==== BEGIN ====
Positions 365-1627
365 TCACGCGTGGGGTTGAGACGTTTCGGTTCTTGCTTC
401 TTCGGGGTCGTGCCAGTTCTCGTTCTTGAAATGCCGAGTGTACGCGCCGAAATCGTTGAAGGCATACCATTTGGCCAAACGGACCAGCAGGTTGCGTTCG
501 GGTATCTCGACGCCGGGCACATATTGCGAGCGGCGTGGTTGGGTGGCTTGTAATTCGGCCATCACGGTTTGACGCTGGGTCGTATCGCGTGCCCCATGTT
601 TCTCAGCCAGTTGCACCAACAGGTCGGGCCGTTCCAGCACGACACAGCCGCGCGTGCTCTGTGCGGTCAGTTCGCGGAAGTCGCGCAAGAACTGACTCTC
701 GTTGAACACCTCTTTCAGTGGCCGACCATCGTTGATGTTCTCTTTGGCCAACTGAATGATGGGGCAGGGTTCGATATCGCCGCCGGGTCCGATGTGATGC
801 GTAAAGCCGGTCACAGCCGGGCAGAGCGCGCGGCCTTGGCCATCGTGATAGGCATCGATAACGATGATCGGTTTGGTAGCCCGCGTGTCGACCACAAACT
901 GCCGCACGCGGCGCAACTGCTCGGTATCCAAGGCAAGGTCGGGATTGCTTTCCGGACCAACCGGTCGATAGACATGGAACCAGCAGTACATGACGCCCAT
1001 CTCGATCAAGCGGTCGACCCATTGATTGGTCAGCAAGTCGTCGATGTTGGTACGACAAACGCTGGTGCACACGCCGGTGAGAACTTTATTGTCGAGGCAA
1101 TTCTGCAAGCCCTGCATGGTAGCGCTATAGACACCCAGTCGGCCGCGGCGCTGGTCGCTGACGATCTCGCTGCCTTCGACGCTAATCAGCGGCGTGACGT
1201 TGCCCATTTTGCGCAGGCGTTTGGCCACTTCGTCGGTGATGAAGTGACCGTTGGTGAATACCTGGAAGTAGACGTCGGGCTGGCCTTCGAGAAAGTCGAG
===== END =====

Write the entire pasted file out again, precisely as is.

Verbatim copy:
Positions 365-1627
365 TCACGCGTGGGGTTGAGACGTTTCGGTTCTTGCTTC
401 TTCGGGGTCGTGCCAGTTCTCGTTCTTGAAATGCCGAGTGTACGCGCCGAAATCGTTGAAGGCATACCATTTGGCCAAACGGACCAGCAGGTTGCGTTCG
501 GGTATCTCGACGCCGGGCACATATTGCGAGCGGCGTGGTTGGGTGGCTTGTAATTCGGCCATCACGGTTTGACGCTGGGTCGTATCGCGTGCCCCATGTT
601 TCTCAGCCAGTTGCACCAACAGGTCGGGCCGTTCCAGCACGACACAGCCGCGCGTGCTCTGTGCGGTCAGTTCGCGGAAGTCGCGCAAGAACTGACTCTC
701 GTTGAACACCTCTTTCAGTGGCCGACCATCGTTGATGTTCTCTTTGGCCAACTGAATGATGGGGCAGGGTTCGATATCGCCGCCGGGTCCGATGTGATGC
801 GTAAAGCCGGTCACAGCCGGGCAGAGCGCGCGGCCTTGGCCATCGTGATAGGCATCGATAACGATGATCGGTTTGGTAGCCCGCGTGTCGACCACAAACT
901 GCCGCACGCGGCGCAACTGCTCGGTATCCAAGGCAAGGTCGGGATTGCTTTCCGGACCAACCGGTCGATAGACATGGAACCAGCAGTACATGACGCCCAT
1001 CTCGATCAAGCGGTCGACCCATTGATTGGTCAGCAAGTCGTCGATGTTGGTACGACAAACGCTGGTGCACACGCCGGTGAGAACTTTATTGTCGAGGCAA
1101 TTCTGCAAGCCCTGCATGGTAGCGCTATAGACACCCAGTCGGCCGCGGCGCTGGTCGCTGACGATCTCGCTGCCTTCGACGCTAATCAGCGGCGTGACGT
1201 TGCCCATTTTGCGCAGGCGTTTGGCCACTTCGTCGGTGATGAAGTGACCGTTGGTGAATACCTGGAAGTAGACGTCGGGCTGGCCTTCGAGAAAGTCGAG